The saintly Sibu logging companies have made clear that their ‘development’ activities, stripping out billions of dollars worth of timber from Sarawak, Papua and other Southeast Asian jewels of natural heritage has been done for decades at a loss.
Yet miraculously it appears their overall efforts have resulted in massive property and business investments throughout the region.
New Zealand observers were left more than astonished yesterday when news reports revealed that the Tiong family, owners of Rimbunan Hijau, now diversified into a massive conglomerate, have emerged as the second biggest landowner in that country with a massive 77,686 hectares in their name.
Significantly, the other three also of the four largest landowners in the country are also foreign loggers – indicating the lucrative nature of the business after all.
Tiong family (77,686 hectares): The Malaysia-based, family-owned Tiong Group own forestry, media and property assets around the world. Their land holdings in New Zealand include the Ernslaw One forests, New Zealand King Salmon, and land owned by their property and land development company, The Neil Group. [The Stuff Business, NZ]
The Tiong family now control the largest Chinese newspaper conglomerate globally (Media Chinese International Limited (MCIL) along with numerous other businesses, including plantations oil and gas. However, the family business has its roots in the Sibu timber business after founder Tiong Hiew King found his first job with his uncle, the owner of Sarawak’s first logging giant WTK.
These two inter-twined family enterprises have stressed the voluntary nature of their activity in razing Sarawak’s forests to be largely replaced with oil palm, given that for decades they continued the ‘progressive’ activity on behalf of the state and its people whilst declaring the most miserable profits.
They repeated the process in Papua New Guinea, where the company has achieved almost total state capture of the local economy.
Such philanthropic bent has naturally endeared the company to leading politicians in both countries, particularly their key benefactor in Sarawak when it comes to behind the scenes timber, plantation and oil concessions, namely the long term Chief Minister and present Governor, Abdul Taib Mahmud.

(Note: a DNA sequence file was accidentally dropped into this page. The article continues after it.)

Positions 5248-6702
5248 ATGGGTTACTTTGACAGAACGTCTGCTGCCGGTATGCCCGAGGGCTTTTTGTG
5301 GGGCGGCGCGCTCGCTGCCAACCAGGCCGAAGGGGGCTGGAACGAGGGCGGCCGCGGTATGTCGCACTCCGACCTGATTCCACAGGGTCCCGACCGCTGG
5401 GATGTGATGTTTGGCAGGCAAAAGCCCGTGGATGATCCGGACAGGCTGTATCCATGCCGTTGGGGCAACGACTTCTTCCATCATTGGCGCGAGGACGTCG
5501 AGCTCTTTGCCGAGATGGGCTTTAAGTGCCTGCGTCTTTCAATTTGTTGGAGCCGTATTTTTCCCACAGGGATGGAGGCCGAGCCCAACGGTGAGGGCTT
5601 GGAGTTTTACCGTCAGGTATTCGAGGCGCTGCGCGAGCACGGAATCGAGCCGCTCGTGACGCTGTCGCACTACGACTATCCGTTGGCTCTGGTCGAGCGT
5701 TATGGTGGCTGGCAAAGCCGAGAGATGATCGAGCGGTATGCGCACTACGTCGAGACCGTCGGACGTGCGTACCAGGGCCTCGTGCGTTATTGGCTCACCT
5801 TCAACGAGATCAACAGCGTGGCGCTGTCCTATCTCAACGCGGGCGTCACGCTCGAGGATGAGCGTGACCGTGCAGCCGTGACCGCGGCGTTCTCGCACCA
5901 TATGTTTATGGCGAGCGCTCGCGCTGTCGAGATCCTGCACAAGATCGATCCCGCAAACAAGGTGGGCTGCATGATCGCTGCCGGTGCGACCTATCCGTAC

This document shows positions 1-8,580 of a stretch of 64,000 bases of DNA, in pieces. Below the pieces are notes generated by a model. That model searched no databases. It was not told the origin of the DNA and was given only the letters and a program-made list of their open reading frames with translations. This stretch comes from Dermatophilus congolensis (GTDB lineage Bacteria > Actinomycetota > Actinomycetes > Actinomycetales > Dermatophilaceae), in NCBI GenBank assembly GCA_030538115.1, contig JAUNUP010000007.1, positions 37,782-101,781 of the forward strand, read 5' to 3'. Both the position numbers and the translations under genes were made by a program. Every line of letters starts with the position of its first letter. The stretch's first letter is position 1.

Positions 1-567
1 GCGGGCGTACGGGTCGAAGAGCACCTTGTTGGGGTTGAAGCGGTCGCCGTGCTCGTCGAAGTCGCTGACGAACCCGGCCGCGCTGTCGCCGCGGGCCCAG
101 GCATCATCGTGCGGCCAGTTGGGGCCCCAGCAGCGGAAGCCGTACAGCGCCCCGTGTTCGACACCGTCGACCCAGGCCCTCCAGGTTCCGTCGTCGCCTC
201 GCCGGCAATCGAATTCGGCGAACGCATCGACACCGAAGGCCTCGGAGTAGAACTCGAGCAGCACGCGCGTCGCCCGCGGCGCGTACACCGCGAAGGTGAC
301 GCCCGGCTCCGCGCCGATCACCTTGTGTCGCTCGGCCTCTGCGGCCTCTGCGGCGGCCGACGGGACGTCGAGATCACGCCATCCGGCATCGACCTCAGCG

Rimbunan Hijau is one of the top six timber companies receiving the lions share of concessions – and also buying up concessions that had previously been placed in the hands of Taib family members. Likewise, having expanded into oil and gas Tiong has been picking up Sarawak offshore concessions too.
Taib is famous for his own massive unexplained wealth and assets and the fact that his children and family members have now gained dominant ownership of most of the Sarawak economy. Members of the Tiong family have taken key political positions in Sarawak’s SUPP party.
Both the Taib and Tiongs have been spotted together in business ventures, as with other logging cronies with whom the Governor has had close social relationships for decades. Notably, early last year as Sarawak moved to take control of oil concessions from Petronas, the joint venture company selected to work with the state concern Petros, Southsea Energy, boasted Tiong’s brother as the managing director. There is evidence the secretive owners of Southsea Energy are none other than the Taib family.
The Rimbunan Hijau group’s record of environmental destruction, careless logging and plantations practices and the violation of indigenous and workers rights has filled many pages of condemnation relating to both Sarawak and Papua New Guinea. So, it is perhaps little surprise that having been invited in there New Zealand has also suffered from the same sort of disastrous consequences caused by logging by this company:
Rimbunan Hijau owns Oregon Group in New Zealand of which a subsidiary Ernslaw One recently came under fire for causing serious environmental damage in Tolaga Bay together with Hikurangi Forest Products, owned by another of the Sarawak big six, Samling. What a turn up for the books.
See the New Zealand article here.